8. Did we mention infertility?
9. Young woman had fallen into the family cooking fire and severely burned her foot…. 4 months ago. Toes now blackened and falling off, some gangrene noted, surgery required (and done while team was there).
10. Malnutrition everywhere...with devastating effects on the children, for instance... a 13 year old girl who looked the size of a 6-year old.
11. On the road again….stuck in the mud enroute to clinic. (see photos, right)
Verbal Snapshots of afternoon workshops.
1. Dr Lee (OB-GYN)– all the women wanted to attend these workshops! (I wonder why…. Could it be the “ infertility” titles?)
2. Heated but amicable discussions on gender equality, a new concept in this region (for men, at least).
3. Major coup> our interpreter, Chi Chi (a local high school teacher) actually taught the gender equality workshop one day!
4. Nurses eager for knowledge yet hampered by lack of diagnostic equipment and meds that can turn their knowledge into practice.
5. Serendipitous moment> local women’s group approached the ladies on our team to talk at their unwed mothers program on basic hygiene. (front to back, or back to front ???)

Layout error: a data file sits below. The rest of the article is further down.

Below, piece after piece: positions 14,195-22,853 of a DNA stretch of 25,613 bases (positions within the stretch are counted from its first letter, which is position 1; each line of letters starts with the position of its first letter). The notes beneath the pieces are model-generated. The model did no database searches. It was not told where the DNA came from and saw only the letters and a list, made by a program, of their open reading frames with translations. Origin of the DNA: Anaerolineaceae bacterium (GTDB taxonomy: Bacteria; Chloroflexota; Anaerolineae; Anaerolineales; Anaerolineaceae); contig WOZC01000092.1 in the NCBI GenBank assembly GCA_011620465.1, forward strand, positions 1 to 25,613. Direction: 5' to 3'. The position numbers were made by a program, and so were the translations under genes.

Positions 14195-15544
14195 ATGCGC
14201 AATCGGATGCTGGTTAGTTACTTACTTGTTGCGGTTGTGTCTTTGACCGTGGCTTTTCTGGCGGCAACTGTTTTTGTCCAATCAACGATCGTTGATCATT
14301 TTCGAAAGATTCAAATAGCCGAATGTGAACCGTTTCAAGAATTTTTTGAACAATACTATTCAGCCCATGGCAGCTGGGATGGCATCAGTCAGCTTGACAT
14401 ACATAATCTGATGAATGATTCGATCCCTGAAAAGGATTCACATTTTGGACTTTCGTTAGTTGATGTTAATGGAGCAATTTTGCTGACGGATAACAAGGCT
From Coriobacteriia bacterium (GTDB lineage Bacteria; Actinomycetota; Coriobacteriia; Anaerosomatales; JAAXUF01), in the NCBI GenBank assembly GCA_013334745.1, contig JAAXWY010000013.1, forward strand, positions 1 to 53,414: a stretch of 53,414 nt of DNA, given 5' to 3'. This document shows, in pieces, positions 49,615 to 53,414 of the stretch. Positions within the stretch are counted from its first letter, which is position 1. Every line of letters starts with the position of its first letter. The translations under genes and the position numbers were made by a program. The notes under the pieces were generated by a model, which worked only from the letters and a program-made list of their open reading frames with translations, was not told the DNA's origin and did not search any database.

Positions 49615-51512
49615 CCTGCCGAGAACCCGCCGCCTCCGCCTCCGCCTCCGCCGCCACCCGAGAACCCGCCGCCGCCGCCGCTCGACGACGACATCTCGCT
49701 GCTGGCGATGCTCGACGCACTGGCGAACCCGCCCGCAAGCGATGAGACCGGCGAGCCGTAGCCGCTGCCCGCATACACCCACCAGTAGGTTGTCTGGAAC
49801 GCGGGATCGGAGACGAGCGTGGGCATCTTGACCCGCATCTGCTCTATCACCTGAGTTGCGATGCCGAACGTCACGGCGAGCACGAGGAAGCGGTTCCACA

6. Did we mention it was HOT? Classes held under the trees in the breeze was just the ticket! (see photo, left)
1. Kids like Plumpy Nut !
2. 5 Congolese ladies passionate about creating an ongoing program to feed the children and teach mommas about what foods are available in the bush for healthy kids.
3. A view of malnutrition > distended bellies, skinny arms, puffy feet and faces, yellowing hair, too many children to count!
1. “A lion bit my face while I was hunting” (requiring surgery)
2. “Snake bite, do you have anti-venom?” (no, due to no refrigeration).
3. Tiny premies in a metal box with 2 hot water bottles.
4. Dr Kashala’s ‘open-door’ policy allows him no time for rest (seeing patients, fielding staff questions, running back and forth to operating room).
5. Impressions of ‘bush surgery’…. Patient lying restrained on operating table, in a Ketamine stupor (no anesthesia), using worn-out instruments, operating under window-lighting rather then standard OR lights. (Dr Lee wore his REI headlamp).
6. Making rounds as the families bring in the daily food they prepared for their patient/family member.
7. No indoor toilets….. what do bed-ridden patients do?
8. Too many pubescent teens requiring C-sections to save their lives and their unborn child’s.
Baba Kurt at his best.
1. “You gotta’ be kidding…. You want me to fix these??? “ (phrase often heard when someone from Samuteb hospital brought out equipment that has not been working for at least 20 years).